KANSAS CITY — A Roman Catholic priest died Christmas Day after leading his parish for 63 years, ending what is thought to be the longest active tenure at a U.S. Catholic Church. He was 98.

Monsignor Heliodore Mejak became a priest in 1935. He celebrated his first Mass at Holy Family Church on Aug. 1, 1944, and never left. The Archdiocese of Kansas City in Kansas thinks Father Mejak was the nation’s oldest active priest.

He celebrated Mass until about a week before his death, despite failing health and eyesight.

Holy Family, a Slovenian parish, drew parishioners who shared Father Mejak’s theological conservatism. He resisted attempts to have laymen serve Holy Communion and said it should be served only from a priest’s hand, not in the hand of the recipient.


City blocks cross on bluff

ST. JOSEPH — A man who wants to build a 30-foot, illuminated cross on property he owns on a bluff facing Lake Michigan is being blocked by the city because of zoning rules.

Ervin Wagner’s cross would stand atop a stone foundation across from his home. He wants to place a camera nearby to provide streaming online video of the view.

“I feel like it’s a kind of sacred ground to me,” said Mr. Wagner, a retired construction worker. “The Lord has been after me to do this for many years.”

John Hodgson, the assistant city manager, said the land is considered part of the property’s front yard, and such accessory structures are prohibited in a residential area. The city also has a 14-foot limit on accessory structures. The religious significance of the cross is not at issue, Mr. Hodgson said.

Mr. Wagner is considering his legal options for fighting the decision.


Lawmakers eye slavery apology

TRENTON — New Jersey could become the first Northern state to apologize for slavery under a measure due for a legislative committee hearing this week.

“This is not too much to ask of the state of New Jersey,” said Assemblyman William D. Payne, the Democrat who sponsored the proposal. “All that is being requested of New Jersey is to say three simple words: ‘We are sorry.’ ”

Legislators in Alabama, Maryland, North Carolina and Virginia have issued formal apologies for slavery.

According to the proposal, New Jersey had one of the largest slave populations in the Northern Colonies and was the last state in the Northeast to formally abolish slavery, not doing so until 1846. The state didn’t ratify the constitutional amendment prohibiting slavery until January 1866, weeks after it became law, having rejected ratification in 1865.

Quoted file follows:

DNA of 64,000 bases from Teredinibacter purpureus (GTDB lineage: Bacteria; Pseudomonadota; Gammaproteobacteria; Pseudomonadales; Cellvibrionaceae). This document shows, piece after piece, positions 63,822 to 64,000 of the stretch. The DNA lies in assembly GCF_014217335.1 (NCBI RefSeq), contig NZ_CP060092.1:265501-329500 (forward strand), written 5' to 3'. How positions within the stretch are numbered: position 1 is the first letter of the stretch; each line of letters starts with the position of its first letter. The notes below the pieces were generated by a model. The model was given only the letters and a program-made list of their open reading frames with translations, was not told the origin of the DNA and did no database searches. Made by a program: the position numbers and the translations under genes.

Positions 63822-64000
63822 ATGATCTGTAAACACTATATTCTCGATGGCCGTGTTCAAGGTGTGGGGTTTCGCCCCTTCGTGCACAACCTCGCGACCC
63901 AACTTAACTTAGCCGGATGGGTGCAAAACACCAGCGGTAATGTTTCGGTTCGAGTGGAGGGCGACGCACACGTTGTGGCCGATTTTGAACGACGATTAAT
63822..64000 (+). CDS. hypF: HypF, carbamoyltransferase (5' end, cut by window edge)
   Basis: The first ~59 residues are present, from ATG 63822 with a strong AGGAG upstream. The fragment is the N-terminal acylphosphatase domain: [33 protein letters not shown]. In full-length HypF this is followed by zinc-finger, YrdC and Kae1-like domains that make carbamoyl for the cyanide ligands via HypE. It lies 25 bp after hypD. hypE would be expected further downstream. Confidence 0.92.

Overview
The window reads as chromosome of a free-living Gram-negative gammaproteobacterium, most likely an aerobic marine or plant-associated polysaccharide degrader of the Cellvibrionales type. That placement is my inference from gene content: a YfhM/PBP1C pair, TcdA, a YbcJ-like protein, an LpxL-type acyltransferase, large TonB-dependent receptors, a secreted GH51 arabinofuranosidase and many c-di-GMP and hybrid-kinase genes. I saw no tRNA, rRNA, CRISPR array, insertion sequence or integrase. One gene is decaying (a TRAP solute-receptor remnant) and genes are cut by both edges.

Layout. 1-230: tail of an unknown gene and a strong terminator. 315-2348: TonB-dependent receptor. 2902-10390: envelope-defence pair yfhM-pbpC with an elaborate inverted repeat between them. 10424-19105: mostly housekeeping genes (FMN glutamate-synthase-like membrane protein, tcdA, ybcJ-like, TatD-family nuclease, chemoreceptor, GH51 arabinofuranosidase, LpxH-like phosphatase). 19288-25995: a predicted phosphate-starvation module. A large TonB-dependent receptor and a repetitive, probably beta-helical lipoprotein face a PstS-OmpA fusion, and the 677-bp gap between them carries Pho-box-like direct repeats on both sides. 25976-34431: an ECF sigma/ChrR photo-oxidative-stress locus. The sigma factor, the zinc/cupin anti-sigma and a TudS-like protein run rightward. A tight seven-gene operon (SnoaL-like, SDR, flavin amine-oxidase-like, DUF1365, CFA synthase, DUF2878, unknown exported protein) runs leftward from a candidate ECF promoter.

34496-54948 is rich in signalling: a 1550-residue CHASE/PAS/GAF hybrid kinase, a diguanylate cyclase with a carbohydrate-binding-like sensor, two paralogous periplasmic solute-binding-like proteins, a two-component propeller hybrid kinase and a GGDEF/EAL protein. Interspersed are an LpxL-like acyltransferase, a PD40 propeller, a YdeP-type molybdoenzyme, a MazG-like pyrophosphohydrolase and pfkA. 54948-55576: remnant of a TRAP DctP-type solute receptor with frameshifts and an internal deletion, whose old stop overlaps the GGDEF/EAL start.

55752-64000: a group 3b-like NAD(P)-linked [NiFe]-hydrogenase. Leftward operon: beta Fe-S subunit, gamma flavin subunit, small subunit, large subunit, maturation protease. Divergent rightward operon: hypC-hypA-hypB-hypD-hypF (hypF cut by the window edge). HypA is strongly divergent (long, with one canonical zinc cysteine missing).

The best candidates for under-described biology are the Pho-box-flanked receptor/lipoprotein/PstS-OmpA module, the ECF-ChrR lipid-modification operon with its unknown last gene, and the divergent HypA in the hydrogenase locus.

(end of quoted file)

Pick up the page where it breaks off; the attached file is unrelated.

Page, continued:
Mr. Payne’s measure is set for a hearing today by the Assembly Appropriations Committee. It hasn’t received Senate consideration. The legislative session expires Tuesday.


Case dropped in parents’ slayings

HAUPPAUGE — A man who spent 17 years behind bars for killing his parents will not face a second trial after his conviction was overturned by an appeals court, a prosecutor said yesterday.

“It is no longer possible to reasonably assert that the case … would be successful,” said Suffolk County District Attorney Thomas Spota.

He said his office will formally drop the indictment against Martin Tankleff at a Jan. 18 court conference in the 1988 deaths of Arlene and Seymour Tankleff.

Mr. Spota also announced that he will ask Gov. Eliot Spitzer, a Democrat, to appoint a special prosecutor to investigate claims made by Martin Tankleff and his defense attorneys that Seymour Tankleff’s business associate or others might have been involved in the killings.

Mr. Tankleff, 36, was convicted in 1990 of killing his parents in their Long Island home. He was released after serving 17 years of a 50-year sentence after a New York appeals court found that new evidence uncovered by private investigators suggested the Tankleffs might have been killed in a business dispute.


50 injured when bus crashes

HENDERSON — A Greyhound bus slammed into a tractor-trailer yesterday and plunged down an embankment, injuring about 50 people, officials said.

At least two persons were critically injured and flown to UNC Hospitals in Chapel Hill, said hospital spokeswoman Stephanie Crayton.

The bus was traveling from Richmond, Va., to Raleigh on U.S. 1 when a tractor-trailer ahead of it made a turn and the bus failed to slow, said Sgt. Steve Green, a spokesman for the North Carolina Highway Patrol.

After hitting the truck, the bus ran off the shoulder and down an embankment, tipping onto its side, Sgt. Green said.

Maria Parham Medical Center in Henderson was treating 49 patients, though none appeared to be critically hurt, hospital spokesman David Ruggles said.

The bus driver was among the injured, while the truck driver was not hurt, Sgt. Green said.


Mom charged in boys’ deaths

MEMPHIS — A mother whose two sons died in a fire while she was out celebrating New Year’s is charged with criminally negligent homicide, police said.

Romello Winters, 4, and Christian Griffen, 7, appeared to have been alone in their apartment for several hours before firefighters responded to a call early New Year’s Day at the two-story wood-frame building.

The blaze was brought under control in about a half-hour, and the boys died later at a hospital. The cause of the fire had not been determined.

Aundria Jones, 29, told police she left the boys alone so she could celebrate New Year’s, police said. She arrived home after police were called.

Her bond was reduced from $100,000 to $50,000 during a hearing yesterday, and she hopes to make bond soon, said her attorney, Karimbumk Jayaraman. A preliminary hearing was set for Jan. 24.

From wire dispatches and staff reports